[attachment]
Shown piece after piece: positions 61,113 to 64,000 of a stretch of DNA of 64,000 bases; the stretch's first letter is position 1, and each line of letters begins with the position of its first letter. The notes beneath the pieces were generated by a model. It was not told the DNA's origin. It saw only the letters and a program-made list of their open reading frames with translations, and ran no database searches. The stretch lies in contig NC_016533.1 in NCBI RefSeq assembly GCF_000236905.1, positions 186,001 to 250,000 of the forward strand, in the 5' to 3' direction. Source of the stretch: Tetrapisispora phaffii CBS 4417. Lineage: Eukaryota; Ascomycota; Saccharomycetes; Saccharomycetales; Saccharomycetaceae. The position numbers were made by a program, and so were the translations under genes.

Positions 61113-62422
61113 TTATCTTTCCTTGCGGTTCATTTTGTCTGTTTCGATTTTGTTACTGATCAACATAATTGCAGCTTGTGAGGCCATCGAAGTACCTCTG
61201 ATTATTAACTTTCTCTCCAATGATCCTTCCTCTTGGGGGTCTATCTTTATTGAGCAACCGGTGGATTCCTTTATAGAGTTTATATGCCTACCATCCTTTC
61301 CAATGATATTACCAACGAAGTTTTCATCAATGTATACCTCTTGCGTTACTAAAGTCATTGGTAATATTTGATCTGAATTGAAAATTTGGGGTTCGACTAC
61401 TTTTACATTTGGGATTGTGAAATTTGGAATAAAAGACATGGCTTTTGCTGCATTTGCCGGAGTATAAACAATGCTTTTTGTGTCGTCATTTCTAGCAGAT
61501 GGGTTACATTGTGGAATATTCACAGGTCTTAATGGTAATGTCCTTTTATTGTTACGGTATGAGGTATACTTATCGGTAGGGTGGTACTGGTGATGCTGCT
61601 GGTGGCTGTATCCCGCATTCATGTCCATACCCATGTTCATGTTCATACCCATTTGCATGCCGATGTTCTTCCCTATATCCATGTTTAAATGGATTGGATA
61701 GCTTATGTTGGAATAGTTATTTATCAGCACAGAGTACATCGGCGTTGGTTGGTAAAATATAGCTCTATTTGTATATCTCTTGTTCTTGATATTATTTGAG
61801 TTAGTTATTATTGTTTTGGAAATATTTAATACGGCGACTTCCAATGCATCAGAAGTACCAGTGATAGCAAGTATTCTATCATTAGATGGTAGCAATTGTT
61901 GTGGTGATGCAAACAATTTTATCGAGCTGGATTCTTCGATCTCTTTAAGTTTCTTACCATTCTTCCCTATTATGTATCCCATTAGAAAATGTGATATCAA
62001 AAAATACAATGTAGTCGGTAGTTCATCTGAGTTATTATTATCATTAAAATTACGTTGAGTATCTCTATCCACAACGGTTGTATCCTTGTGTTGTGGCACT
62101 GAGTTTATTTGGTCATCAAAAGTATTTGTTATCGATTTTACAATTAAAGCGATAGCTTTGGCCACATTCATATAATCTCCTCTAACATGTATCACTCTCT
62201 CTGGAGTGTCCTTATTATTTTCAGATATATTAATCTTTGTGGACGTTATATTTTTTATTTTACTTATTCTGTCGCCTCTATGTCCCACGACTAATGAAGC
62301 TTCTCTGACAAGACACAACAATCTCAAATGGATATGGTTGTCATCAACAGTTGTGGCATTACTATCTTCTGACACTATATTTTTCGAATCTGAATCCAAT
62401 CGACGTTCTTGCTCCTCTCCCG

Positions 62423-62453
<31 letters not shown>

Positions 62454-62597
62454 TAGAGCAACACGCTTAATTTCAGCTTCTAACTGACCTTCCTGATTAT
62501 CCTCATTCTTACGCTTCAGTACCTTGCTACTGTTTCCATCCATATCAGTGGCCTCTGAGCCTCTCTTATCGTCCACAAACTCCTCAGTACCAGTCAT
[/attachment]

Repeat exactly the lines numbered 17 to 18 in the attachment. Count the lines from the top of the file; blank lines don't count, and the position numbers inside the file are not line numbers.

Positions 62423-62453
<31 letters not shown>